- About WIP
- Participating Entities
- Animas-La Plata Water Conservancy District
- City of Durango Utility Commission
- Colorado Water Resources and Power Development Authority
- Empire Electric Association
- Florida Water Conservancy District
- Harris Water Engineering
- High Desert Conservation District
- Dolores Water Conservancy District
- La Plata Archuleta Water District
- La Plata Electric Association
- La Plata Water Conservancy District
- La Plata West Water Authority
- Mancos Conservation District
- Mancos Water Conservancy District
- Montezuma Valley Irrigation Company
- Pagosa Area Water and Sanitation District (PAWSD)
- Pine River Irrigation District
- San Juan Water Conservancy District
- Southwestern Water Conservation District
- Town of Silverton
- Town of Telluride
- Regional Water Projects
- Animas-La Plata Project (Lake Nighthorse)
- Animas River Stakeholders
- Cloud Seeding Program
- Dolores Project (McPhee Reservoir)
- Dry Gulch Reservoir (Pending)
- Florida Project (Lemon Reservoir)
- Mancos Project (Jackson Gulch Reservoir)
- Long Hollow Reservoir
- Pine River Project (Vallecito Reservoir)
- Rio Blanco Restoration Project
- River Protection Work Group
- Water Information
- Contact WIP
Natural Resource Conservation Service
Snow plays a vital role in our lives as the primary source of the water supply in the Western United States. With as much as 75 percent of the water supply being derived from snowmelt, successful water planning and management of the state’s water resources begins with a comprehensive knowledge of current snowpack conditions and the ability to make informed decisions for the upcoming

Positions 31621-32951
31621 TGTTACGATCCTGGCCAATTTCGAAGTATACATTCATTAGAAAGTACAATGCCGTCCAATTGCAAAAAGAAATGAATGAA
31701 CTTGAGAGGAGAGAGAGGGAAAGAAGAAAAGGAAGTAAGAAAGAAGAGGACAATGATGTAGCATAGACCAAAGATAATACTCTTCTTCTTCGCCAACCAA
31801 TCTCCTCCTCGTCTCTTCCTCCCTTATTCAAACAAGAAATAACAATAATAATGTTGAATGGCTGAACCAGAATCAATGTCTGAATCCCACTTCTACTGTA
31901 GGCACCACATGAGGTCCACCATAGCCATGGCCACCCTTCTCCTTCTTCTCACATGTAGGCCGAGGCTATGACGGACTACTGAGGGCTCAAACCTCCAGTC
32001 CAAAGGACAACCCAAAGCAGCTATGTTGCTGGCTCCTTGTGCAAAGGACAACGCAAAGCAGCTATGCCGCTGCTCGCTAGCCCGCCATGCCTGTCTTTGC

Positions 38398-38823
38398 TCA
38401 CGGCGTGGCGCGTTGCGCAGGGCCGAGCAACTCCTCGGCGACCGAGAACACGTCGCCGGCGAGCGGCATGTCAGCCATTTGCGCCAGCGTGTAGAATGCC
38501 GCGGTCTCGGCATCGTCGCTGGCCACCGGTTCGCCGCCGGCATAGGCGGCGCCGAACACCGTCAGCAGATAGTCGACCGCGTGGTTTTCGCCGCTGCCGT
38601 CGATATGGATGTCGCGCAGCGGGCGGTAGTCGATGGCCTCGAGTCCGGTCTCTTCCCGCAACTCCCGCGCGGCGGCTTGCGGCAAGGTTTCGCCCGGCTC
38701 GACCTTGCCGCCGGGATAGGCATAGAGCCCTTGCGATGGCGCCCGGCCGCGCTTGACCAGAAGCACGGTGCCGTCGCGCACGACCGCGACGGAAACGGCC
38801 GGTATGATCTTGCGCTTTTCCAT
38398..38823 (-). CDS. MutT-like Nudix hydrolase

New numbers out Thursday show Colorado's statewide snowpack has fallen. Preliminary estimates from the USDA Natural Resource Conservation Service show the state's snowpack is at 69 percent of average. The state's climatologist said Colorado will need to have a strong finish to the spring snow season in order to even approach our average snowpack.
After a very dry start, fall rain and early snow eased most of Colorado out of the intense drought we experienced in 2012 and the beginning of 2013. Parched soils and trees soaked up the moisture, stream flows recovered, and next year’s water supply, in the form of snow, began building up nicely. As of Dec.
April 1, 2013--Farmers and ranchers can mitigate the impacts of drought with drought plans and conservation systems (North Forty News)
USDA’s Natural Resource Conservation Service is helping to mitigate the impacts of drought across the nation. With good drought plans and conservation systems, farmers and ranchers are better equipped to manage dry and other extreme weather. NRCS hydrologists are predicting continued drought for the western part of the nation and other states may also be facing dry conditions.
The bad news is that Colorado lawmakers have turned to savings accounts for dams, canals, and pipelines to cope with a budget crisis that's entering its third year.
Drought intensified this summer
The city is looking at two conservation proposals that could bring money to its coffers and a better functioning Rio Grande as the river runs through the 1,300-acre, city-owned ranch north of town.
Fallowing up to 40,000 acres of agricultural land to reduce groundwater pumping in the north-central San Luis Valley won't come cheaply.
The flooding that swamped large areas of the Midwest took with it some of the region's most valuable resource: soil
Drought has returned to Southeastern Colorado and is stressing rangeland, according to the federal agency that oversees conservation of natural resources. The U.S. Drought Monitor this week shows some parts of the state entering moderate to severe drought conditions.